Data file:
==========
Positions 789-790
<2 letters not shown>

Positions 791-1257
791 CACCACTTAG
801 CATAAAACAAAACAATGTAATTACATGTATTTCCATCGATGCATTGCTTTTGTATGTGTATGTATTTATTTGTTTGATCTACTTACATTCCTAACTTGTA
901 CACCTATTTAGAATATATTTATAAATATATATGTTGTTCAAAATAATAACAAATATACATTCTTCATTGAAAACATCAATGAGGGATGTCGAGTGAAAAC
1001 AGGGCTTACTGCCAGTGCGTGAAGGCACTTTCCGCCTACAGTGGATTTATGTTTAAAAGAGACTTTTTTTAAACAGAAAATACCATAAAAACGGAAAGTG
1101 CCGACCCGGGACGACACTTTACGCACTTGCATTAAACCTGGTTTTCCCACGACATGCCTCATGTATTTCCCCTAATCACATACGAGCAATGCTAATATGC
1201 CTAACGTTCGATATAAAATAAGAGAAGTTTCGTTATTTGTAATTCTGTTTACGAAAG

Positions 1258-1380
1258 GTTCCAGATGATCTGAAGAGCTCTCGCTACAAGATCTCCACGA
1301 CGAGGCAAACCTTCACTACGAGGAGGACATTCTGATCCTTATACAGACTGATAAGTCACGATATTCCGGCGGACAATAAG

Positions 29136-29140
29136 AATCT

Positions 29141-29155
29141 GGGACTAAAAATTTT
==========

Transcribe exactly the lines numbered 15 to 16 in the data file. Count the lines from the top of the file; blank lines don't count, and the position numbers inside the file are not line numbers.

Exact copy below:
Positions 29141-29155
29141 GGGACTAAAAATTTT